Because it’s running Windows 8, I could customize the Surface Pro just as I did my Windows 8 desktop computer. A big frustration with my ARM-based Surface was the feeling that it was less “mine” because of the limitations imposed by the RT operating system.
One nice thing about logging in with a Microsoft account is that many of my customizations, such as IE Favorites and settings, Explorer view settings, and so forth, were saved from my Surface RT and applied automatically.
If you look closely at the taskbar in Figure B, you’ll see that one of the first things I did was install Start 8, which adds back a Start button and Start menu to make desktop mode a little more functional. I’ve been using it on my primary workstation for a while and love it. I fully expected to pay for it again — at $4.99 (USD), I considered it a bargain — but when I logged into Stardock’s web site to download and buy it, I was told that I already owned it, and if I wanted to buy it for someone else as a gift, to continue. I exited the cart and got a message that the software had been activated.
Next, I installed another Stardock product, Décor 8. Unlike Start 8, which adds real functionality, Décor 8 is purely aesthetic, but it provides the much-appreciated ability to select your own background graphic for the Windows 8 Start screen rather than being stuck with the artsy drawings that Windows gives you. You can see my piano keys background in Figure C.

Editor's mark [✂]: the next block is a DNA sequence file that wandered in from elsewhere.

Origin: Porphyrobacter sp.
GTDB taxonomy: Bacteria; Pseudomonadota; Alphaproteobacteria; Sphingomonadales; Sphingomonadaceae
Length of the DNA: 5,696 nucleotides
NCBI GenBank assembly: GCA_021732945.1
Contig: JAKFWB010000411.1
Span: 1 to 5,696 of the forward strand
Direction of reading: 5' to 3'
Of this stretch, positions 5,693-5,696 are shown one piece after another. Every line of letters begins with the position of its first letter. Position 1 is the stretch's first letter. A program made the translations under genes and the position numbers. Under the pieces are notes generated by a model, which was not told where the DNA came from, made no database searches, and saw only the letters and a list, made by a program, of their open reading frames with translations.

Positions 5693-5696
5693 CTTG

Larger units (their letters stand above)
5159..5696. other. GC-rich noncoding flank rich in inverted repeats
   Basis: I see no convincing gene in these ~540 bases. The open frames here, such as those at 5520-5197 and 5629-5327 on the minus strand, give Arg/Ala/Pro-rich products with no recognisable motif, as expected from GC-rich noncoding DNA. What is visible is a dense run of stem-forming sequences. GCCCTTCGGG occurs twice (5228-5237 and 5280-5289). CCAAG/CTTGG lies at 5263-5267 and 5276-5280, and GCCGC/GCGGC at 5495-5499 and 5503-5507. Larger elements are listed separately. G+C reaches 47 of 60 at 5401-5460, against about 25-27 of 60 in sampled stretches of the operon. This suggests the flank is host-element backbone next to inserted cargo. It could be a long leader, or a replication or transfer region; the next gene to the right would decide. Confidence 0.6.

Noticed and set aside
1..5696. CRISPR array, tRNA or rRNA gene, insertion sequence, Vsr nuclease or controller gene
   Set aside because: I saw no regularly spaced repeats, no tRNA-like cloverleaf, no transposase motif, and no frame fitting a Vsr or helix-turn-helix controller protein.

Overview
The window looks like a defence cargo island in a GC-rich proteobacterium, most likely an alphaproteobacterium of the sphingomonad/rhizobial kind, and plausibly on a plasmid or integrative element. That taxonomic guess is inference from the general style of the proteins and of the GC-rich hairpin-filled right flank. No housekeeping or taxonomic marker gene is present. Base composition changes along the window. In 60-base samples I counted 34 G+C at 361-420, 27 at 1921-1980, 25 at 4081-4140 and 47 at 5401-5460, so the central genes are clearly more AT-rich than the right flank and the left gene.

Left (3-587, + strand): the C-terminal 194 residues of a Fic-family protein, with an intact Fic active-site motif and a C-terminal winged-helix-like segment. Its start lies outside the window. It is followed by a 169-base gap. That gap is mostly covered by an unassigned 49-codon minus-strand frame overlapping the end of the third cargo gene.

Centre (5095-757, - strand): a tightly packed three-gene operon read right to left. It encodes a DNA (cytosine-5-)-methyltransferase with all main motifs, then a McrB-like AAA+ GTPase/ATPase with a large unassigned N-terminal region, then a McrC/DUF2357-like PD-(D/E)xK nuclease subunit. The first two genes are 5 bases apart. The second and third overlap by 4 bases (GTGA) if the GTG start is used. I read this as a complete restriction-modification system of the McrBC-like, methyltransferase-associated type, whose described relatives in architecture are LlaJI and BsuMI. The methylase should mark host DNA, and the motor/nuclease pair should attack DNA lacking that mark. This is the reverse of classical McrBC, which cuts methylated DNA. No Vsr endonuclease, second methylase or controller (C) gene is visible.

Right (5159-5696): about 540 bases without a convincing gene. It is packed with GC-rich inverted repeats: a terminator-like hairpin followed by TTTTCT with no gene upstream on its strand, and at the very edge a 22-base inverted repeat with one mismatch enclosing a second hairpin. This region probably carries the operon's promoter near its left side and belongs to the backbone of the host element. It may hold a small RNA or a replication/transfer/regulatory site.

Décor 8 lets me make the Start screen with a custom graphic background.
Getting down to business
Now that I had Windows 8 looking and acting the way I wanted, it was time to put the device to the same sort of test as I’d done with the RT — using it to do my real work. A couple of things were noticeable immediately. Not unexpectedly, the Core i5 processor is far faster than the ARM chip. Bootup is quick and performance is snappy. I didn’t experience the lags I wrote about in my RT article, even when composing long documents or posts. The higher resolution display also made a big difference. Pictures really pop and videos display beautifully.
One thing I especially wanted to check out was the digital pen. I bought the Galaxy Note 10.1 specifically for that feature, and I use it to edit photos, draw diagrams, and take handwritten notes. I wondered if the Pro’s pen support would live up to the Note’s S Pen. Surpringly, it’s hard to tell the two apart. I drew and wrote in OneNote without any problems.
I wanted to install my favorite photo editing program, which happens to be Corel PhotoPaint. I have the installation disc on DVD, so that provided a reason to hook up a USB DVD drive to the Surface and see how that worked. I plugged it in, and it was instantly recognized and worked flawlessly; the file copy operation was relatively fast (although the drive was a USB 2.0 device and didn’t take advantage of the fast USB 3.0 port). The application appeared to install, but when I tried to open it, I got an error message saying “its side-by-side configuration is incorrect.” A web search on that one wasn’t very fruitful, although it indicated that it wasn’t a Surface-specific (or even Windows 8-specific) problem.